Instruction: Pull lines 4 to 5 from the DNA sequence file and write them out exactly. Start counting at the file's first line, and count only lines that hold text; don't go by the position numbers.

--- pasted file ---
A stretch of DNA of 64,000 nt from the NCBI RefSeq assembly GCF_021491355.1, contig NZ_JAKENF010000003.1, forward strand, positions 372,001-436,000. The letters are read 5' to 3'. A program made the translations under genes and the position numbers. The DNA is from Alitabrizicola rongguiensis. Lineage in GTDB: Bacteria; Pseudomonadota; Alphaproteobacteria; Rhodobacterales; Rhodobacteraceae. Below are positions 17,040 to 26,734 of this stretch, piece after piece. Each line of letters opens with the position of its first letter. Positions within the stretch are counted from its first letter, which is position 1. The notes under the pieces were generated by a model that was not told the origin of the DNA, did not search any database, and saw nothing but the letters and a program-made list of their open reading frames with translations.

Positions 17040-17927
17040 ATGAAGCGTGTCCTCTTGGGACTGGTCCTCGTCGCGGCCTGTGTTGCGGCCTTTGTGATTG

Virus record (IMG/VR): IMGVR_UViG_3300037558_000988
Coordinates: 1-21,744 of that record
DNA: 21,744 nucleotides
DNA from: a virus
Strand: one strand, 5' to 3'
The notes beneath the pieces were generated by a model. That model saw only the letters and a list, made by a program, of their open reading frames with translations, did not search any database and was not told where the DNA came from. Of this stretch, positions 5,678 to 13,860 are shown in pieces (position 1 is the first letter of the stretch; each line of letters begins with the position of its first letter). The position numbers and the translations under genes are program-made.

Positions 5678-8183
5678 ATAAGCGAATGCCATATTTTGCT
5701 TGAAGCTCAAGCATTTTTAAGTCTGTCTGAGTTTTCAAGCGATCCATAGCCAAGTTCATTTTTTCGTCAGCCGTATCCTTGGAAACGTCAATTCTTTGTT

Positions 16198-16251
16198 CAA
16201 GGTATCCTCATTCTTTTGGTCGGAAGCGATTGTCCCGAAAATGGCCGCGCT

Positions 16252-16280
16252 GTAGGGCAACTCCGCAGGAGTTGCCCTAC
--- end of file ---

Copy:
Virus record (IMG/VR): IMGVR_UViG_3300037558_000988
Coordinates: 1-21,744 of that record